The MoD also began assessing active protection systems (APS) on the Challenger 2, including MUSS and Rheinmetall's ROSY Rapid Obscurant System.[107][108][109]

In August 2016, the MoD awarded assessment phase contracts to several companies for the Life Extension Programme. These included Team Challenger 2 (a consortium led by BAE Systems and including General Dynamics UK),[110] CMI Defence and Ricardo plc, Rheinmetall and Lockheed Martin UK.[111][112] In November, the MoD shortlisted two teams led by BAE Systems and Rheinmetall to compete for the LEP which was then estimated to be worth £650 million ($802 million).[113][114][115]

In October 2018, BAE Systems unveiled its proposed Challenger 2 LEP technology demonstrator, the "Black Night".[116] The new improvements included a Safran PASEO commander's sight, Leonardo thermal imager for the gunner and Leonardo DNVS 4 night sight. The turret also received modifications to improve the speed of traverse and to provide greater space as well as regenerative braking to generate and store power. Other enhancements included a laser warning system and an active protection system.[116][117] Months later, in January 2019, Rheinmetall unveiled its proposal which included the development of a completely new turret with fully digital electronic architecture, day and night sights for the commander and gunner, and a Rheinmetall L55 120 mm smoothbore gun. Whilst a more substantial upgrade than Black Night, the turret was developed on Rheinmetall's initiative and was not funded by the UK MoD, nor was it part of the MoD's LEP requirements.[118][119][120]

In June 2019, BAE Systems and Rheinmetall formed a joint venture company, based in the UK, named Rheinmetall BAE Systems Land (RBSL).[121] Despite the merger, the company was still expected to present two separate proposals for the LEP contract,[122] however, at DSEI 2019, RBSL instead opted to only showcase the Rheinmetall proposal.[123]

In October 2020, the MoD argued against buying a new main battle tank from overseas instead of pursuing the Challenger 2 LEP, stating that an upgraded Challenger 2 would be "comparable – and in certain areas superior" to a Leopard 2 or Abrams.[124]

On 22 March 2021, the MoD published its long-awaited command paper, Defence in a Competitive Age, which confirmed the British Army's plans to upgrade 148 Challenger 2 tanks and designate them Challenger 3.[125][126] The MoD confirmed the contract with RBSL had been signed, valued at £800 million (US$1 billion), on 7 May 2021. Rheinmetall's more extensive upgrade proposal, including the new 120 mm smoothbore gun, had been accepted. The initial operating capability for the upgraded tanks is expected by 2027, with full operation capability expected to be declared by 2030.[32]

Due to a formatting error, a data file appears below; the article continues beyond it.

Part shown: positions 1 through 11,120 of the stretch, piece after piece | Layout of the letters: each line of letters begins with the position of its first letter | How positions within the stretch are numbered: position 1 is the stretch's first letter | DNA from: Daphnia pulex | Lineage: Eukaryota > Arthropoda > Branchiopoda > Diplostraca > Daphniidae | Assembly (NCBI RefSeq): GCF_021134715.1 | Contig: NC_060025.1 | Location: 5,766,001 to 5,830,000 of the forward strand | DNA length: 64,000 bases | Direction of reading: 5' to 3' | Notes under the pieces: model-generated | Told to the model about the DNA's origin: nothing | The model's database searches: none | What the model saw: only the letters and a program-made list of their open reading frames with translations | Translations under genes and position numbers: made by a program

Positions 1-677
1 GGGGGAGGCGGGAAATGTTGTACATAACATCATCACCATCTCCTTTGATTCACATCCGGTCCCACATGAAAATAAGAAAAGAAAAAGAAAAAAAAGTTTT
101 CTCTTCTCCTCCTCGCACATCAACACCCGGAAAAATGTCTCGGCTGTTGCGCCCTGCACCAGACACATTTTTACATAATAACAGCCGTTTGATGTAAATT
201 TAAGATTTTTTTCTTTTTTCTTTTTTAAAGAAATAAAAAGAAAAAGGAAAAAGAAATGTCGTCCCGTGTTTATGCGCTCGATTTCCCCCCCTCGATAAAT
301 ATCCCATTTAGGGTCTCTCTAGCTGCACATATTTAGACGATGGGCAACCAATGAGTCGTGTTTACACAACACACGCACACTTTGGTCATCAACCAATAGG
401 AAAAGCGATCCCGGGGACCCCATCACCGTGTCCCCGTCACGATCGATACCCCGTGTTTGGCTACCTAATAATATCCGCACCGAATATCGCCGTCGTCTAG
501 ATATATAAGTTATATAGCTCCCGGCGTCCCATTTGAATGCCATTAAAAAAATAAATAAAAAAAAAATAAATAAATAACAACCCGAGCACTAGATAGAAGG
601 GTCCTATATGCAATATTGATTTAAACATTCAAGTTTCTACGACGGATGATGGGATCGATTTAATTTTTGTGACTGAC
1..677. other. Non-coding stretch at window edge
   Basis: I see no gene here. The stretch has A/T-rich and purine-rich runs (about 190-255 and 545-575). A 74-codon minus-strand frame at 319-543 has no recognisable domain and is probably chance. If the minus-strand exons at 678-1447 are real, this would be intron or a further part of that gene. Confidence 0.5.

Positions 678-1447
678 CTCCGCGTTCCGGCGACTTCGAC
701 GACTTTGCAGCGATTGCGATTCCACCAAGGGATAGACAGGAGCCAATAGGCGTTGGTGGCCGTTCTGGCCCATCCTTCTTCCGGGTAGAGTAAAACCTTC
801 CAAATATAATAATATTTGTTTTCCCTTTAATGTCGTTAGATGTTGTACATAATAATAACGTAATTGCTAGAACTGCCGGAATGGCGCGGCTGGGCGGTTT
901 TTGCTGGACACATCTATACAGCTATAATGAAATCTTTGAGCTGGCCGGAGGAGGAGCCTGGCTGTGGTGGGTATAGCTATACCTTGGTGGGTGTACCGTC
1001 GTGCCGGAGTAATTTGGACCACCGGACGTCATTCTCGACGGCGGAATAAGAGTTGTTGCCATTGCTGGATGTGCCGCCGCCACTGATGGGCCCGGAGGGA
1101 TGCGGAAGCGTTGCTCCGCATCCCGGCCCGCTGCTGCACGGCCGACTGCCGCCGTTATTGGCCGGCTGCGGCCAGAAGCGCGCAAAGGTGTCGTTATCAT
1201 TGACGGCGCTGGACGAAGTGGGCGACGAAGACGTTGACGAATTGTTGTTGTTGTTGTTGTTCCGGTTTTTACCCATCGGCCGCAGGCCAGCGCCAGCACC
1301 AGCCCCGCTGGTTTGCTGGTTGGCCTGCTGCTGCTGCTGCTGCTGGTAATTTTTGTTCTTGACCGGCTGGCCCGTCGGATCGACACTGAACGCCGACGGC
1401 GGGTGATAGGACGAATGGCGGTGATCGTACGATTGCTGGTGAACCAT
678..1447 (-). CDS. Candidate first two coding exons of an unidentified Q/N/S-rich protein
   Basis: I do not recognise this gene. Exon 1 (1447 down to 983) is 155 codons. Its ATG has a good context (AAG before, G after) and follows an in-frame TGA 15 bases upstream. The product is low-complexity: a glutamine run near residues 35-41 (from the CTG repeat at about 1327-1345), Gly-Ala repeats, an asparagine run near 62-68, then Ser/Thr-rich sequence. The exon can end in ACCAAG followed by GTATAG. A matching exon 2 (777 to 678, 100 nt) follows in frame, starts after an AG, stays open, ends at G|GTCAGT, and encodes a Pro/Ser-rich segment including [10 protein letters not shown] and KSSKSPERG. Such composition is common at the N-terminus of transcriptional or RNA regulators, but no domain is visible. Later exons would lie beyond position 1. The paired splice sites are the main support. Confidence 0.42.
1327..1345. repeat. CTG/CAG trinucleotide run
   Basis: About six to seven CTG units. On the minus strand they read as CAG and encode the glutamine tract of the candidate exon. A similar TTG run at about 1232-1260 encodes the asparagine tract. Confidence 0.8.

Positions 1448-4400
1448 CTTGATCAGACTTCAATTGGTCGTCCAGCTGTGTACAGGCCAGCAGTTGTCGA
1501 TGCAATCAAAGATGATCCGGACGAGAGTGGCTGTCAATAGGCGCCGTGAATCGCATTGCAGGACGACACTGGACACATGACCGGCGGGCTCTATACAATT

Other in-service upgrades[edit]

On 15 December 2017, BAE Systems was awarded a contract to maintain the Challenger 2's thermal imaging system as part of a £15.4 million interim solution separate to the LEP.[127] In October 2019, it was announced that Thales would be supplying their Catherine Megapixel (MP) thermal imaging camera.[128]

In August 2023, photos appeared of Challenger 2s in Ukrainian service featuring top-mounted slat armor, similar to those found on Russian vehicles used in the conflict, primarily to protect from UAV attacks. The tank was also equipped with slat armor covering the hull flanks and lower frontal hull plate.[129]


Challenger 2 Driver Training Tank[edit]

Challenger 2 DTTs on exercise at Bovington Camp in 2007

The Challenger 2 Driver Training Tank (DTT) is based on the Challenger 2 hull. The turret has been replaced with a fixed weighted superstructure to accommodate an instructor and up to 4 trainees. The design is similar to the Challenger 1 derived Challenger Training Tank (CTT). Weighting the superstructure replicates the weight (and therefore also the driving characteristics) of the standard tank in operational service. 22 DTTs are in British service, with 2 in service with Oman.


Titan Bridge Launcher with No. 12 Bridge on exercise on Salisbury Plain

The Titan armoured bridge layer is based on aspects of the Challenger 2 running gear and replaced the Chieftain Armoured Vehicle Launched Bridge (ChAVLB). The Titan came into service in 2006 with the Royal Engineers, with 33 in service. Titan can carry a single 26-metre-long bridge or two 12-metre-long bridges. It can also be fitted with a bulldozer blade.


Trojan AVRE

The Trojan Armoured Vehicle Royal Engineers is a combat engineering vehicle designed as a replacement for the Chieftain AVRE (ChAVRE). It uses the Challenger 2 chassis, and carries an articulated excavator arm, a dozer blade, and attachment rails for fascines. Entering service in 2007, 33 were produced.

Challenger 2E[edit]

The Challenger 2E is an export version of the tank. It has a new integrated weapon control and battlefield management system, which includes a gyrostabilised panoramic SAGEM MVS 580-day/thermal sight for the commander and SAGEM SAVAN 15 gyrostabilised day/thermal sight for the gunner, both with eye-safe laser rangefinder. This allows hunter/killer operations with a common engagement sequence. An optional servo-controlled overhead weapons platform can be slaved to the commander's sight to allow operation independent from the turret.

The power pack has been replaced by a new 1,500 hp (1,100 kW) EuroPowerPack with a transversely mounted MTU MT883 diesel engine coupled to Renk HSWL 295TM automatic transmission. The increase in both vehicle performance and durability is significant. The smaller volume but more powerful EuroPowerPack additionally incorporates as standard a cooling system and air intake filtration system proved in desert use.